The delicate issue of professional snobbery

An administrator for a small trade association invited me to participate in a panel discussion on issues related to the Affordable Care Act as it affects the small businesses of the member firms. The brief biography of the other invitees was underwhelming. The offer was extended by telephone where I had no time to prepare a smarter response. I simply declined but suggested that if they wished to have a keynote speaker on the topic that might be a better approach for me. I felt quite awkward in trying to explain why I did not feel that it would be useful for anyone to position my comments alongside a local insurance agent and other product sales representatives to have an open discussion on the topic. The administrator meant no insult but he clearly did not recognize the differences in expectations between the invitees to this program.

I attempted to recover from this awkward moment by giving examples of other programs and webinars I had prepared that might be of interest to his group. Later I actually felt guilty by implying that my presentation was somehow more valuable than the opinions of others on a panel.

Is there a more appropriate way to convey the distinctions between professionals or so-called “experts”?

I recall hearing a story from a neighbor, a well-respected scientist who had been asked to deliver an address at one of New Jersey’s early climate change response meetings. While other eastern seaboard states are well along in the sea level rise response planning process, New Jersey is just getting started in opening a public dialogue. The scientist relayed his story of dismay about how the conference was opened by a local small town mayor, a Republican, who proclaimed in his opening remarks that he had spent almost the last three days reading up on climate change and that he thought it was nonsense.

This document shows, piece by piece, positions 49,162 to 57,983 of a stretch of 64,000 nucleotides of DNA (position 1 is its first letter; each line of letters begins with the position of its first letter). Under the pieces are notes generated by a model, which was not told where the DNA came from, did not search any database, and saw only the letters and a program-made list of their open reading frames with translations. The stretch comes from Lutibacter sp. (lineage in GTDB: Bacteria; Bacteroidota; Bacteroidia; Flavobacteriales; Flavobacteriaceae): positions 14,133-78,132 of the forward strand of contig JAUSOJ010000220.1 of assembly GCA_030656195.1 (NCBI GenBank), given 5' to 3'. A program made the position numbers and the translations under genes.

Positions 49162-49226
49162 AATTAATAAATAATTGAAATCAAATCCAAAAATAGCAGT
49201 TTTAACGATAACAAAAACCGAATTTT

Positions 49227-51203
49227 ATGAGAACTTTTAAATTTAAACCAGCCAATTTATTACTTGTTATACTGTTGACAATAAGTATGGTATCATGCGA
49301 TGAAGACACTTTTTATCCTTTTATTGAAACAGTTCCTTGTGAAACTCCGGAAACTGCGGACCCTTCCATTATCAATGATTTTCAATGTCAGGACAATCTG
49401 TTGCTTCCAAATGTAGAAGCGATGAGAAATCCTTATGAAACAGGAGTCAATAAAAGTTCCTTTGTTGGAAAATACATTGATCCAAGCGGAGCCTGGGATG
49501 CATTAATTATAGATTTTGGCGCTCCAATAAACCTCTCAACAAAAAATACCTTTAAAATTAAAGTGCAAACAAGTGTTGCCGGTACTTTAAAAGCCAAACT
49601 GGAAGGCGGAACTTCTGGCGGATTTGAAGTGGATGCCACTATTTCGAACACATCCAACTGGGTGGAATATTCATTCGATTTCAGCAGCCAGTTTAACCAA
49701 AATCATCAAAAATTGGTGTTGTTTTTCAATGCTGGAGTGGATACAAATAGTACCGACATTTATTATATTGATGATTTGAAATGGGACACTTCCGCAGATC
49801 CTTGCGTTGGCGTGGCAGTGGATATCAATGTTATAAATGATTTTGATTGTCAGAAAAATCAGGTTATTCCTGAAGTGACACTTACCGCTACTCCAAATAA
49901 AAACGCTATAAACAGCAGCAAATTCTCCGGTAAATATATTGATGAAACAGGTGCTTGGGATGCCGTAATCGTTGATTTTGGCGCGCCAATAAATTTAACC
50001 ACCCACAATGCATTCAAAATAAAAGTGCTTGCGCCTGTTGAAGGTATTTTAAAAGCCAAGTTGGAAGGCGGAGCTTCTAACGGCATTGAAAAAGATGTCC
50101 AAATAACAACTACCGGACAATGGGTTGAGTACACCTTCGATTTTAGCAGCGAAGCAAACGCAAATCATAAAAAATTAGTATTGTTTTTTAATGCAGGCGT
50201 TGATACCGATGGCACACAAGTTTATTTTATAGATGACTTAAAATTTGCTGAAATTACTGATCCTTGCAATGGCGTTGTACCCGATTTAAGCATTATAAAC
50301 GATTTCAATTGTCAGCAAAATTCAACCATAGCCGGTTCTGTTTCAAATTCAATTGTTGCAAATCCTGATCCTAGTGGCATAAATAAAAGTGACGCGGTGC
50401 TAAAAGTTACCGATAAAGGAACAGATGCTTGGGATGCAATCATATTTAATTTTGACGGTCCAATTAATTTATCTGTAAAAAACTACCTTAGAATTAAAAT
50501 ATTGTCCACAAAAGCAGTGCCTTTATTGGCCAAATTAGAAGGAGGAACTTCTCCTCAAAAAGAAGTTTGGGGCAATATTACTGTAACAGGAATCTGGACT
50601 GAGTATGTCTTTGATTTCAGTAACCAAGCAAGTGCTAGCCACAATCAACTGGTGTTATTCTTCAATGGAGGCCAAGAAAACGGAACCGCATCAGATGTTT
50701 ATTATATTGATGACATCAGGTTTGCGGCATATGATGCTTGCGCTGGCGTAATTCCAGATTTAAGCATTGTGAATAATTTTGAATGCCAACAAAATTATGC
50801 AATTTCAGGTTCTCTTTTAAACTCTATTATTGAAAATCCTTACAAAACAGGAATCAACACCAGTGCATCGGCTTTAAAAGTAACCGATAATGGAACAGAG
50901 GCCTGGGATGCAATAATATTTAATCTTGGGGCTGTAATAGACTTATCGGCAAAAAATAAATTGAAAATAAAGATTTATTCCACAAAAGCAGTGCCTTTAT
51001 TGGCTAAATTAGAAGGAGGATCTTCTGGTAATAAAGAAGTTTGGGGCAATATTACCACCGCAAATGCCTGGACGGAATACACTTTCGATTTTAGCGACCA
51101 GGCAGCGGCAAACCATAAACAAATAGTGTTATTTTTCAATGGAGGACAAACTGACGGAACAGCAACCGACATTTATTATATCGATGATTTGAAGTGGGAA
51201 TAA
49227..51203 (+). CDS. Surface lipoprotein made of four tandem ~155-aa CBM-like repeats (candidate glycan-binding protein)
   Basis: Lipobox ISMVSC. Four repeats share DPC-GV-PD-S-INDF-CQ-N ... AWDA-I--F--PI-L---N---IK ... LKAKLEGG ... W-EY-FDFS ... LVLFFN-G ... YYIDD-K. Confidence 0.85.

Why should a scientific authority need to follow an opening comment like that? It was unprofessional and unfair. A presentation in this setting could not possibly get the attention it deserves.

I also recalled a speech by an industry leader who said that only those who are experts in an industry are truly qualified to recognize and evaluate the work of other experts. The scientific community relies on this principle in its process of peer review where one person’s comments are considered at a different value than the comments of another.

At this point, the issue of how to handle what I’ve dubbed “professional snobbery” is an open-ended question. As always, I’ll be looking for some input.


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